MSc Literature Review 01/2013

Following in the same vein as my weeknotes I thought it might be useful to collate my literature review notes. My proposal hasn’t been formally accepted but I want to make sure I can hit the ground running or at least have enough knowledge to adapt my proposal. With that in mind I asked the APM’s LinkedIn Group whether they felt there were any relevant resources worth looking at. The following is a summary of the KPMG New Zealand Project Management Survey 2010 and my thoughts reading it. I’ll review other resources mentioned in subsequent posts.

Summary

Carried out by the KPMG this survey was completed by almost 100 organisations (KPMG clients) from over 13 different sectors. The survey comprised 22 questions focusing on project governance; business case management; and benefits realisation. There are no appendices attached, it would have been useful to see all of the questions asked and the data received. Key messages include:

  • Key drivers of project activity: introduce new products and services; support organisational change; and develop IT;
  •  59% of organisations do not have a formal benefits measurement and realisation process;
  • 68% of organisations do not formally undertake strategic reviews to track benefits realised by the business;
  • 60% organisations fail to consistently align their projects with corporate strategy;
  • 32% of organisations always initiate projects with a business case. The survey does highlight concerns that critical aspects are often missing or poorly presented;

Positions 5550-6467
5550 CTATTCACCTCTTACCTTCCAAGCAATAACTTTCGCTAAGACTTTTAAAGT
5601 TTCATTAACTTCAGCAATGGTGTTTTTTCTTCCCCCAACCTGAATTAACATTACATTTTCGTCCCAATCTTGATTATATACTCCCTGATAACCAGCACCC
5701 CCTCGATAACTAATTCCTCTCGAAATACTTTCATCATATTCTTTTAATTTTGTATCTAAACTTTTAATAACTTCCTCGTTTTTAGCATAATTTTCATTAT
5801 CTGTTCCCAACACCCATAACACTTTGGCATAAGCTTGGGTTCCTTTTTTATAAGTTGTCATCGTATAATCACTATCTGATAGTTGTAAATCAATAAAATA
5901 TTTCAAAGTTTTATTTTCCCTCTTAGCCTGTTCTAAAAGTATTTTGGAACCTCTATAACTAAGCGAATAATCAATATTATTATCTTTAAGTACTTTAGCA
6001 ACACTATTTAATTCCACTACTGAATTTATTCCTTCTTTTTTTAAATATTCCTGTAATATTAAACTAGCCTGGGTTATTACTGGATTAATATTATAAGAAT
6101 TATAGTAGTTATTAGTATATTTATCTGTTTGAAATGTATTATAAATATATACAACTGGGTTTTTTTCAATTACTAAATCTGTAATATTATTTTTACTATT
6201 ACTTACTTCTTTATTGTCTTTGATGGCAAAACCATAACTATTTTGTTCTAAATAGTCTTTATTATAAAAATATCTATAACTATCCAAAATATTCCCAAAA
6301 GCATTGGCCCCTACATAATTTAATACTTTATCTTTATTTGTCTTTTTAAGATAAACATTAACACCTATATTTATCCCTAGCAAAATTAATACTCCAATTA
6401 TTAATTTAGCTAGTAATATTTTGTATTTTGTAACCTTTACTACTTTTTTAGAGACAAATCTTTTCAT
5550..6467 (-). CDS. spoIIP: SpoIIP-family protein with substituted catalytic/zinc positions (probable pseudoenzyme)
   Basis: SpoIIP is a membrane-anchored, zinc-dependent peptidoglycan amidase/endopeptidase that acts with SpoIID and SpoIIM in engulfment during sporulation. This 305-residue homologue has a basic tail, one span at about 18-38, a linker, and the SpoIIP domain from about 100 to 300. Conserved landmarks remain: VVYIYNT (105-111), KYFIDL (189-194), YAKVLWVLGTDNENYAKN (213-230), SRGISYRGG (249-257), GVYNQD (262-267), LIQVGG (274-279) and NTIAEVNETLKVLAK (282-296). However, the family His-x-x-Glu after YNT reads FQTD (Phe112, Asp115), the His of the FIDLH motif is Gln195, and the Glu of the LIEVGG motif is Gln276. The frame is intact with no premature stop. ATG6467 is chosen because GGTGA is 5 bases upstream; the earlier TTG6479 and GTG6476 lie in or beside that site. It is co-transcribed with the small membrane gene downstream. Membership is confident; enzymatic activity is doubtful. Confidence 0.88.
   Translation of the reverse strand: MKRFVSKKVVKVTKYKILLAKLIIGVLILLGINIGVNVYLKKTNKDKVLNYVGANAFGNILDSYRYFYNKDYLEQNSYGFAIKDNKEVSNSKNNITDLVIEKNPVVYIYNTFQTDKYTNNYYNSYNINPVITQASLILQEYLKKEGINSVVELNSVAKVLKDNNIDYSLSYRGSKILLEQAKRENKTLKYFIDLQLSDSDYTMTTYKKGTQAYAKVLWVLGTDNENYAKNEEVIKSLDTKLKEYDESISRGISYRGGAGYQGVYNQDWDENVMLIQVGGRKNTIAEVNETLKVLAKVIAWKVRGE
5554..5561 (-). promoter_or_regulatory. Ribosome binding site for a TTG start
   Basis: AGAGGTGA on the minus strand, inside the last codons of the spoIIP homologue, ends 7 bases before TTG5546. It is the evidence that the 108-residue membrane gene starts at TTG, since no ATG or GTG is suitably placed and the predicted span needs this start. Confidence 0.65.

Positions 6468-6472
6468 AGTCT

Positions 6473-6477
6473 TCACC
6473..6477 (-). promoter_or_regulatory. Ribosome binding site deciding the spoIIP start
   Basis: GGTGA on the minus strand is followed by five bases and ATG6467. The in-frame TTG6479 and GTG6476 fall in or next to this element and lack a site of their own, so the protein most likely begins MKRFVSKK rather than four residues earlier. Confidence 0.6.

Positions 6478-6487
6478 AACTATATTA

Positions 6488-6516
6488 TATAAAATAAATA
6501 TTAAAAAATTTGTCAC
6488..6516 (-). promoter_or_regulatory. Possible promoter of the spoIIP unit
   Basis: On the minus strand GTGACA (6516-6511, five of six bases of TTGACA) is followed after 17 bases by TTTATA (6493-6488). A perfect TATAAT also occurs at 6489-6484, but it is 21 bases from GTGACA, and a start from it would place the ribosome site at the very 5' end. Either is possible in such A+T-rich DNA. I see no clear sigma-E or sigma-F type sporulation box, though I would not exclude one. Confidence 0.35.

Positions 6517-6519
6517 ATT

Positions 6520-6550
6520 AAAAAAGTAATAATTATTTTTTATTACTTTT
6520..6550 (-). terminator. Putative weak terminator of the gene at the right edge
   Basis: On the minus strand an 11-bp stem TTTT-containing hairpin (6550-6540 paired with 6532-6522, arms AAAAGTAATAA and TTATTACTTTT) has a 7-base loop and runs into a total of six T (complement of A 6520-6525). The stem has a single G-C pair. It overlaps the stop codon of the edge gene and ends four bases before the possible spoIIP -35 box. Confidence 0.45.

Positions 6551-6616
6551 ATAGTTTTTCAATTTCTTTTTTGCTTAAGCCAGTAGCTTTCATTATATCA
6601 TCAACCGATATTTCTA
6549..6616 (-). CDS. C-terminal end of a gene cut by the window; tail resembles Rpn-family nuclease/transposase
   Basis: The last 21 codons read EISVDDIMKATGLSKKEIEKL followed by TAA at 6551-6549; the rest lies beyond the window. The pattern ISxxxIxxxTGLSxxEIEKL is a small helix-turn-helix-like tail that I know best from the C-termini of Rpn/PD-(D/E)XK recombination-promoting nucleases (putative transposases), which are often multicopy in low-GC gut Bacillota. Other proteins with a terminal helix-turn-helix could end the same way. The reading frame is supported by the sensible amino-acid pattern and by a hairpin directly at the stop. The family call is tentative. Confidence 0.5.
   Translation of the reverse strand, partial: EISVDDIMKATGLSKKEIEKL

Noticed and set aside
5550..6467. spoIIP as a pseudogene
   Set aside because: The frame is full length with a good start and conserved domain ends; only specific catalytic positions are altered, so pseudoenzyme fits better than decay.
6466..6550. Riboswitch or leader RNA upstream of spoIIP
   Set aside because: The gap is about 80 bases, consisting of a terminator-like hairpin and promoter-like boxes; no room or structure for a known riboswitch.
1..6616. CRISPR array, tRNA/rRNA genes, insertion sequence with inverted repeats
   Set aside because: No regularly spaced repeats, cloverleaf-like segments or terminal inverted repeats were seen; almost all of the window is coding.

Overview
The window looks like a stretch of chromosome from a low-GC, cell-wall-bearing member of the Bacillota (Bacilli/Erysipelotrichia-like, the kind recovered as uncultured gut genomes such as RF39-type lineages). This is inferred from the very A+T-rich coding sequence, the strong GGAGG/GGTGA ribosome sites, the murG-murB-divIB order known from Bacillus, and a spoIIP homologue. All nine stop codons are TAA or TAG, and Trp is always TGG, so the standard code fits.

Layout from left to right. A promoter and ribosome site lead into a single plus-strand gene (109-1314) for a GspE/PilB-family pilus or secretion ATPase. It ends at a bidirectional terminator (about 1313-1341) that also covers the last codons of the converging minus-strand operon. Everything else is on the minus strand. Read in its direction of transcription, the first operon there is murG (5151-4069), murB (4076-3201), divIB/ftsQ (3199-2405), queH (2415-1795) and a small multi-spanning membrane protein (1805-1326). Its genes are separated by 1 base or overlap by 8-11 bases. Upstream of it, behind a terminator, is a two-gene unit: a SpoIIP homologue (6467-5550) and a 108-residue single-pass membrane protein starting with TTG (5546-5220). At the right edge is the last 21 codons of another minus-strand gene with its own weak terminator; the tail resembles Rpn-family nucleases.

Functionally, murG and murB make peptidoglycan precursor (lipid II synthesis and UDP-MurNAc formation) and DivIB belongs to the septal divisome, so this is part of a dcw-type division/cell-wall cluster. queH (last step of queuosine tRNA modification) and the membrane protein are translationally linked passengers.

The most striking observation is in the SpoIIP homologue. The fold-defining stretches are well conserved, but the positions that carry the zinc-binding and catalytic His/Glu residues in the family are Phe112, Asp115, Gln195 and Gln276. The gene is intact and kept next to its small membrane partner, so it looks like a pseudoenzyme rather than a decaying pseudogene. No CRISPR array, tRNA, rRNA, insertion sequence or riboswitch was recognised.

• 29% consistently practice timely and accurate monitoring and reporting or projects; and
  • 13% always take risk management into account.

The report also indicates that high performers coordinate projects through a Project Management Office (PMO); view their projects as part of a programme or portfolio; initiate projects with a full defined business case; and apply risk management.

My thoughts

…there are still organisations who are failing to benefit from effective project governance and alignment to organisational strategy.

I think the above quote, taken from p.9 of the survey, relates quite strongly to a comment made by John Townsend on my proposal regarding an organisation’s maturity in relation to project management. How well placed is the organisation to make best use of the various methodologies available? Understanding your organisation is essential and was a key consideration of a programme of work carried out by Jisc in 2002. The work explored the concept of Managed Learning Environments in UK Further and Higher Education. A publication developed by Jisc infoNet providing guidance to those developing an MLE focused an entire chapter on “understanding your organisation“.

One of the biggest difficulties for projects across UK Higher Education (HE), from my own experience, is in articulating and evidencing the benefits derived from a project. I think there are a number of reasons for this, relating to the survey findings: projects are initiated without a business case; they don’t have a formal benefits measurement and realisation process; and I’m not convinced they formally undertake strategic reviews.

The report talks of project success but in terms of my research I’m not sure that’s necessarily important. A project can be closed early and still have achieved certain benefits, and although the full range of benefits might not have been realised the organisation still learns from it. It doesn’t mean to say the project has been poorly managed. I’m more concerned with project management maturity and organisational performance. I was interested by the four items listed by the report that relate to the “high flyers” i.e. a PMO; programme/portfolio view; risk management; and initiation with a business case.

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One thought on “MSc Literature Review 01/2013

  1. Pingback: Weeknote 04/2013 | andystew

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